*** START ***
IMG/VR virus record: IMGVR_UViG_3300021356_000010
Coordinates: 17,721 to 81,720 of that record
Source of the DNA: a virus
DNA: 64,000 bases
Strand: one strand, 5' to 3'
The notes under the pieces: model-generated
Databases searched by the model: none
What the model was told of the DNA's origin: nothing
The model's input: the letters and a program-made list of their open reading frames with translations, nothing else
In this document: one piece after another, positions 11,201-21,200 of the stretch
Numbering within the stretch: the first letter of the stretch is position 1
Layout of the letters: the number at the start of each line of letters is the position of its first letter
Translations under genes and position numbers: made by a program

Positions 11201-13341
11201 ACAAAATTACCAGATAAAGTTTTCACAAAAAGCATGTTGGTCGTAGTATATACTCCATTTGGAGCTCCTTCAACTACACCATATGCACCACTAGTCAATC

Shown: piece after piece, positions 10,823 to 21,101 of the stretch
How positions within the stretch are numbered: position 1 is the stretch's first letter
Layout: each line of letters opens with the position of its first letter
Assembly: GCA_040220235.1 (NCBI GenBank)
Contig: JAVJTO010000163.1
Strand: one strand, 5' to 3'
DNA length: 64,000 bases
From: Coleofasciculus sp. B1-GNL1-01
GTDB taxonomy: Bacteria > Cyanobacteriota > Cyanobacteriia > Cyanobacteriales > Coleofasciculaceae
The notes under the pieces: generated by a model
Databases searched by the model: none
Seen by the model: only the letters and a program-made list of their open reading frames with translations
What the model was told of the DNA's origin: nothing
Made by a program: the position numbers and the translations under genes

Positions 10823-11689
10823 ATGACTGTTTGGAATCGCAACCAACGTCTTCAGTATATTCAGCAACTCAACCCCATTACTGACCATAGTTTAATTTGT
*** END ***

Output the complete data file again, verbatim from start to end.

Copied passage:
IMG/VR virus record: IMGVR_UViG_3300021356_000010
Coordinates: 17,721 to 81,720 of that record
Source of the DNA: a virus
DNA: 64,000 bases
Strand: one strand, 5' to 3'
The notes under the pieces: model-generated
Databases searched by the model: none
What the model was told of the DNA's origin: nothing
The model's input: the letters and a program-made list of their open reading frames with translations, nothing else
In this document: one piece after another, positions 11,201-21,200 of the stretch
Numbering within the stretch: the first letter of the stretch is position 1
Layout of the letters: the number at the start of each line of letters is the position of its first letter
Translations under genes and position numbers: made by a program

Positions 11201-13341
11201 ACAAAATTACCAGATAAAGTTTTCACAAAAAGCATGTTGGTCGTAGTATATACTCCATTTGGAGCTCCTTCAACTACACCATATGCACCACTAGTCAATC

Shown: piece after piece, positions 10,823 to 21,101 of the stretch
How positions within the stretch are numbered: position 1 is the stretch's first letter
Layout: each line of letters opens with the position of its first letter
Assembly: GCA_040220235.1 (NCBI GenBank)
Contig: JAVJTO010000163.1
Strand: one strand, 5' to 3'
DNA length: 64,000 bases
From: Coleofasciculus sp. B1-GNL1-01
GTDB taxonomy: Bacteria > Cyanobacteriota > Cyanobacteriia > Cyanobacteriales > Coleofasciculaceae
The notes under the pieces: generated by a model
Databases searched by the model: none
Seen by the model: only the letters and a program-made list of their open reading frames with translations
What the model was told of the DNA's origin: nothing
Made by a program: the position numbers and the translations under genes

Positions 10823-11689
10823 ATGACTGTTTGGAATCGCAACCAACGTCTTCAGTATATTCAGCAACTCAACCCCATTACTGACCATAGTTTAATTTGT